While sharing the aversion of using religion as a means to gain material wealth, I think a more fruitful way of understanding Christ’s action to cleanse the temple can be discerned in relation to Israel’s aversion to the worship of false gods and the necessity of cleansing our own temple—that is, our lives—of these fallen deities. Remember, St. Paul said that the body of each Christian is “a temple of the Holy Spirit.” By this, he means a place where the one true God is honored and worshipped. The apostle is providing us with an image of the Christian life as one in which a person finds happiness and integration in the measure that she becomes, personally, a place where God is first.
Think, then, that Christ has come not only to “cleanse the Temple of Jerusalem,” but the temple of your own body, your own life. The Lord Jesus comes into your life expecting to find a place ordered to the worship of the one true God, but what he finds is “a marketplace.” What does this mean? It means that Christ finds a place where things other than God have become primary. To bring such idolatry closer to our cultural experience, how much of your life is given over to materialism, commercialism or the accumulation of things? What rivals to the one true God have you allowed to invade the sacred space of your soul? I have referenced earlier wealth, pleasure, power and honor. How are these things enshrined in the sanctuary of your own heart?The temple-cleansing Christ is a memorable image with enduring power. We shouldn’t relegate that image or the Lord himself to merely a statement about our impatience with the corruptions of religious institutions and miss the point that strikes closer to home: Christ comes to each of us to rid the temple of our own body of the idols to which we have foolishly given power and pride of place.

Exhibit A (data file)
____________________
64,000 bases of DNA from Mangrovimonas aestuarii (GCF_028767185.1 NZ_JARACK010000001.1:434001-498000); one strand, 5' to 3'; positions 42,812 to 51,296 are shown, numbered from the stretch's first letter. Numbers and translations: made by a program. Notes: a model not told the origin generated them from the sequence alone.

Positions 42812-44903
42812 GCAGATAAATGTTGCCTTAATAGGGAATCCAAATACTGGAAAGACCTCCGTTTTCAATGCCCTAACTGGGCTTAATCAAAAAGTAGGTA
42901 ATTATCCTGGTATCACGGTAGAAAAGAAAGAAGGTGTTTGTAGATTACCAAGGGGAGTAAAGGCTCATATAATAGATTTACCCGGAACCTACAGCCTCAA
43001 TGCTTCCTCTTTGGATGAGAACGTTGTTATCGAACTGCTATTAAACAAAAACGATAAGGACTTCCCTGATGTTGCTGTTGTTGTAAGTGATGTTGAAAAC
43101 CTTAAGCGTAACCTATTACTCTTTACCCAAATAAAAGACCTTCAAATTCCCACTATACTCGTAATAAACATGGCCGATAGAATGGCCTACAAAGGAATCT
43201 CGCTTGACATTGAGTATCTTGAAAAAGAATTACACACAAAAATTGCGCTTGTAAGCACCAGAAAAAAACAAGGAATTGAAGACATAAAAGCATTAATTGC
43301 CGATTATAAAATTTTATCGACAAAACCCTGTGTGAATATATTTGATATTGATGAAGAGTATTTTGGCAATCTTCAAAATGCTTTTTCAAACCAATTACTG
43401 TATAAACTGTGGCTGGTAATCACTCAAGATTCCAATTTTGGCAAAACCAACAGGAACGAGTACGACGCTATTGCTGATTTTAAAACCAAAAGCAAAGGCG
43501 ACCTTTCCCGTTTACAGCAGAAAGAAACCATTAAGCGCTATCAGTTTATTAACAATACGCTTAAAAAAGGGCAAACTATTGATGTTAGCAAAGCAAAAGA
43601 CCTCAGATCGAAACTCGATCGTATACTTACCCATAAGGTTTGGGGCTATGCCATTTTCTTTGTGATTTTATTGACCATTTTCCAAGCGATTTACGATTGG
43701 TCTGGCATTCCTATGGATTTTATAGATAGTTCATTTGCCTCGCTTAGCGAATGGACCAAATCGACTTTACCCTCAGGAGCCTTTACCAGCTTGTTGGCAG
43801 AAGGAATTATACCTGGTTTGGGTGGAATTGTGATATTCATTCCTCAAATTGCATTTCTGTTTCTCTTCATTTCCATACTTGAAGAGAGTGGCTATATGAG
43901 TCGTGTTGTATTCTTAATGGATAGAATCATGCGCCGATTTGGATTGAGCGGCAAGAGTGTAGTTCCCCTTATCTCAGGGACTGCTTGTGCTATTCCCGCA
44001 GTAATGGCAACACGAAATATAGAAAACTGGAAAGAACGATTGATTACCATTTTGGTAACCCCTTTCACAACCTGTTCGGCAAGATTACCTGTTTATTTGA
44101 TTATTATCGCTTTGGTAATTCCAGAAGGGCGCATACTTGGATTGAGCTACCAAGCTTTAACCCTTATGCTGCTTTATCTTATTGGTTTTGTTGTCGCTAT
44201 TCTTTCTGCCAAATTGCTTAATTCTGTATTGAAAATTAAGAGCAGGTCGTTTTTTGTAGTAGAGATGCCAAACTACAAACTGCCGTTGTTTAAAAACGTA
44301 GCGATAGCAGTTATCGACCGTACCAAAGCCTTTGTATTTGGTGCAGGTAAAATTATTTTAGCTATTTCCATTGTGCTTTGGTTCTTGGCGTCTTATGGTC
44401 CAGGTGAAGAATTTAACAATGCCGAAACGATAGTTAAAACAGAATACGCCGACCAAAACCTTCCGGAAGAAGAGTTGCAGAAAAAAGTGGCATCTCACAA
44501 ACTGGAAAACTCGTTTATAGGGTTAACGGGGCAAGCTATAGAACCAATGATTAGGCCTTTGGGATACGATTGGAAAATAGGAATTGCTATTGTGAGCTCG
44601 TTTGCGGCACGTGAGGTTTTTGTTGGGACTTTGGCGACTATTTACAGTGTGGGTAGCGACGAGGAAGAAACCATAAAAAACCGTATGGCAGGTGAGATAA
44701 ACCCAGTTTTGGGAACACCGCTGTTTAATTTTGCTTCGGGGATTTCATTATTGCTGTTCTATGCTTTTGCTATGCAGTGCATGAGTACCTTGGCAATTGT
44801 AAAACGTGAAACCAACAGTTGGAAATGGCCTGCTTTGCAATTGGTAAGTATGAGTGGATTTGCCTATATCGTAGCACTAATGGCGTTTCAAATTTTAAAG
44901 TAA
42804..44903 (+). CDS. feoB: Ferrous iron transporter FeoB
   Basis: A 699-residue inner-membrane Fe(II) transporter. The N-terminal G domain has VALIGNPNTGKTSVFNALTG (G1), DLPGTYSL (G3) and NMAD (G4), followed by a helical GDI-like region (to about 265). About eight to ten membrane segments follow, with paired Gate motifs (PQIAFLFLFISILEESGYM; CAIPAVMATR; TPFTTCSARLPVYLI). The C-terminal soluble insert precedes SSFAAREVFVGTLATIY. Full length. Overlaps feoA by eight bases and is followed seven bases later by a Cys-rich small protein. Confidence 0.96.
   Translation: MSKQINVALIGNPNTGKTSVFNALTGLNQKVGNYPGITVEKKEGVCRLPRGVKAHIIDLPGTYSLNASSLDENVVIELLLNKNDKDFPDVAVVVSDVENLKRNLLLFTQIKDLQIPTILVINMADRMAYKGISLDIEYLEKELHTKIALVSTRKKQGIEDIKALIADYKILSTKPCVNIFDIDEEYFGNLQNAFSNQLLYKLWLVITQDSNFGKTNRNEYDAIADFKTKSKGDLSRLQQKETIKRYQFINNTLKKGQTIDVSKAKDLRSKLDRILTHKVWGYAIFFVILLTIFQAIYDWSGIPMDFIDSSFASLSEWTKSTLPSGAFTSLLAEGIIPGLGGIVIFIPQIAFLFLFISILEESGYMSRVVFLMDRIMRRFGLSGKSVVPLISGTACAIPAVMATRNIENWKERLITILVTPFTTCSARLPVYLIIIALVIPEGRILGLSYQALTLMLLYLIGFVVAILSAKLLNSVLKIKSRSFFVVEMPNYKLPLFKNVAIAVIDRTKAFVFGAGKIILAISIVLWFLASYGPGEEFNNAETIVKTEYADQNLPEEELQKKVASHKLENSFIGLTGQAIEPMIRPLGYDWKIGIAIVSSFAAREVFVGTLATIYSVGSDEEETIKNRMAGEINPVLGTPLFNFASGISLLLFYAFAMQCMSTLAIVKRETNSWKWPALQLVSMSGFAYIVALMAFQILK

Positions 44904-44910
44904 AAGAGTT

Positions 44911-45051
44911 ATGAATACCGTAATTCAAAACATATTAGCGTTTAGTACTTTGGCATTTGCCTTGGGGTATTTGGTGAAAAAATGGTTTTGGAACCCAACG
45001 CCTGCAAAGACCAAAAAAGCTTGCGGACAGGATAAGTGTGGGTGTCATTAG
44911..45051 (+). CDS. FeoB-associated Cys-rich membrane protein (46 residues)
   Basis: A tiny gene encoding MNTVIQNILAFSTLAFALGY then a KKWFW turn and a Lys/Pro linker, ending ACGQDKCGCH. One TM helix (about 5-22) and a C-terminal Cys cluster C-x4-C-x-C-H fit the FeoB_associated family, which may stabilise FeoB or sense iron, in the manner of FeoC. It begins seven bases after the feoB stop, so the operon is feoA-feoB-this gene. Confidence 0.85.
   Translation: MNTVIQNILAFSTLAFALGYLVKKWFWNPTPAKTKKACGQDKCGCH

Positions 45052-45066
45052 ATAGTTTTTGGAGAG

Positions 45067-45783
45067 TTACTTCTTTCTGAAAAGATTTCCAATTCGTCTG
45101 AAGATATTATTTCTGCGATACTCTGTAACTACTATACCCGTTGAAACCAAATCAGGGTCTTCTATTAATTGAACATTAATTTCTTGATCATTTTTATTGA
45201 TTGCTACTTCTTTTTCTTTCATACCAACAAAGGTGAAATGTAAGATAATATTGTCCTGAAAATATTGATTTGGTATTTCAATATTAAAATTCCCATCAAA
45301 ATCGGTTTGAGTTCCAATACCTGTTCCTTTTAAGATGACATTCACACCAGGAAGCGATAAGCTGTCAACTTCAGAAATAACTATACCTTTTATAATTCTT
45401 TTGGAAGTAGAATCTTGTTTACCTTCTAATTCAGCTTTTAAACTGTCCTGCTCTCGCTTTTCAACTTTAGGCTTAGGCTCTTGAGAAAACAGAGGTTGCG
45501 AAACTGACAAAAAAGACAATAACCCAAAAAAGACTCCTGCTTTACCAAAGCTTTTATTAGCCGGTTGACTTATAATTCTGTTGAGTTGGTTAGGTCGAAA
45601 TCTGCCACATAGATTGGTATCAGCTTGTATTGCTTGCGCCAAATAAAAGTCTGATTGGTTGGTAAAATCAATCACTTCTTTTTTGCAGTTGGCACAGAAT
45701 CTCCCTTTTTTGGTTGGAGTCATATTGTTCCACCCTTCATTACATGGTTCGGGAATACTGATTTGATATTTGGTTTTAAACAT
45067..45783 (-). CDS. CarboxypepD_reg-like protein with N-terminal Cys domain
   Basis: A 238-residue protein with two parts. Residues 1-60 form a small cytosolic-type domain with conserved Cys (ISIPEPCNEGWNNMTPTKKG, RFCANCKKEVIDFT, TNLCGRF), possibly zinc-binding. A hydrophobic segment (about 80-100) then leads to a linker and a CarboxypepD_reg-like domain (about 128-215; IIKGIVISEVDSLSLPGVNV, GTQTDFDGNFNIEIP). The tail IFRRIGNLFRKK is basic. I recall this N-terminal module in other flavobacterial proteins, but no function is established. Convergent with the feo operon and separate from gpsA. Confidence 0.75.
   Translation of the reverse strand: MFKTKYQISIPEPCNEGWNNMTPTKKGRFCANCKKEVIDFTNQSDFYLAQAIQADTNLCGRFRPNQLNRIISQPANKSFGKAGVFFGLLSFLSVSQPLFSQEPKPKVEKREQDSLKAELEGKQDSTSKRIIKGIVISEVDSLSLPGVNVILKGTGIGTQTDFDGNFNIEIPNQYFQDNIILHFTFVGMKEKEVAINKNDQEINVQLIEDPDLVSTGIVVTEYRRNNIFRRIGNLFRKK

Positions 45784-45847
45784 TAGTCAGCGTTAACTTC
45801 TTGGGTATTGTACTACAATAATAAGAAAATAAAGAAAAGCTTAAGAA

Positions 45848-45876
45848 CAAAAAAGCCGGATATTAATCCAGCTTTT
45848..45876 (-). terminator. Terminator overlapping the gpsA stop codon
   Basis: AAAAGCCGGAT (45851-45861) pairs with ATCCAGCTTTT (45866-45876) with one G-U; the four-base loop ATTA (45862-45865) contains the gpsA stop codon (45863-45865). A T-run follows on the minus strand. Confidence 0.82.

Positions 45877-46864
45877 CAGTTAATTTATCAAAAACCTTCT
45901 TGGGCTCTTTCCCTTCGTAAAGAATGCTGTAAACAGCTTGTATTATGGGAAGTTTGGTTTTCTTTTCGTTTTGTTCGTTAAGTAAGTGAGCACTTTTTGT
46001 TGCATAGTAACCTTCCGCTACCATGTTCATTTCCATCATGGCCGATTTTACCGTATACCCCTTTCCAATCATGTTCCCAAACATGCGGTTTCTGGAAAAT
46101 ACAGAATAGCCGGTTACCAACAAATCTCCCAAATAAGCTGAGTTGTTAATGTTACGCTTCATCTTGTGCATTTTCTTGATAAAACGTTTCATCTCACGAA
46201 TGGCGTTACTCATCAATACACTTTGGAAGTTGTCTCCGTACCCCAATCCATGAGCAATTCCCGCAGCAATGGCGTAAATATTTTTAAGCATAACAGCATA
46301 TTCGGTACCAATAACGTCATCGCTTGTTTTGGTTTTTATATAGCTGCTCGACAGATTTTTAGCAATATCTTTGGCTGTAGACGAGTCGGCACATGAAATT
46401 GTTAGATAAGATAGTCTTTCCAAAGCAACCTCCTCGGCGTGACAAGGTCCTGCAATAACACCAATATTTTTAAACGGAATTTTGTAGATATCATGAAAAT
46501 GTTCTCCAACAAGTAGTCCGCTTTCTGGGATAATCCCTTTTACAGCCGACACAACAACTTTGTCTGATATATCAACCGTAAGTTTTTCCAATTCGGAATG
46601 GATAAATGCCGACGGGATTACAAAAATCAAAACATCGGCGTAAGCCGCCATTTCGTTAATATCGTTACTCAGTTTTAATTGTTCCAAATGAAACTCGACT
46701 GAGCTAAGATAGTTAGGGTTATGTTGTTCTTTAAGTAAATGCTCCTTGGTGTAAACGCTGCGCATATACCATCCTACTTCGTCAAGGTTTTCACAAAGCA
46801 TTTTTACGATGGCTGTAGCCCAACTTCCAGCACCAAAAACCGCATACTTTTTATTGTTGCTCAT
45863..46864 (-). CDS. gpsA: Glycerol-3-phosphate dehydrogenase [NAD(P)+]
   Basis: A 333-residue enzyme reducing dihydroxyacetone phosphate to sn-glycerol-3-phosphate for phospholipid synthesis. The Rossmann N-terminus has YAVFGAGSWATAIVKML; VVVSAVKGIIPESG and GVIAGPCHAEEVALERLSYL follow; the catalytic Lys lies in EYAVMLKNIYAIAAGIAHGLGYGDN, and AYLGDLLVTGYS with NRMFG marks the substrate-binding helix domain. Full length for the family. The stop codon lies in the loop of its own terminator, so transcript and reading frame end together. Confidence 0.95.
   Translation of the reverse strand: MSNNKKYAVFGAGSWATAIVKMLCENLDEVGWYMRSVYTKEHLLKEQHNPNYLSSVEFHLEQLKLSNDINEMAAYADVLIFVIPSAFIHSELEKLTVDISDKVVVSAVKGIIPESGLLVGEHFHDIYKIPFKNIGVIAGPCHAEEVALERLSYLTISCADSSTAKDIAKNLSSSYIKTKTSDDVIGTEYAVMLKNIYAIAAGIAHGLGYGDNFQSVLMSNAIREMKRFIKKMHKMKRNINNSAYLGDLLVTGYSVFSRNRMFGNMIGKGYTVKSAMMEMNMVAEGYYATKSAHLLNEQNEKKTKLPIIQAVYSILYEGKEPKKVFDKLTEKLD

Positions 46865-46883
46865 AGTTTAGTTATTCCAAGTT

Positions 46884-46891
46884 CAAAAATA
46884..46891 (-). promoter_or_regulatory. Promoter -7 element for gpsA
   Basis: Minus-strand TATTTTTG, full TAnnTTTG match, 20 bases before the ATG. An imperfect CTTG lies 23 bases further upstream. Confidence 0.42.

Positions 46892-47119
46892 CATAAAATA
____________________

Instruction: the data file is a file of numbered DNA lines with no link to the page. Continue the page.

Using the Gospels to make ourselves more comfortable at casting stones can be a temptation; it can be so easy to miss that what is being offered is our own cleansing.
(Gratuitous Holy Land trip photo share.)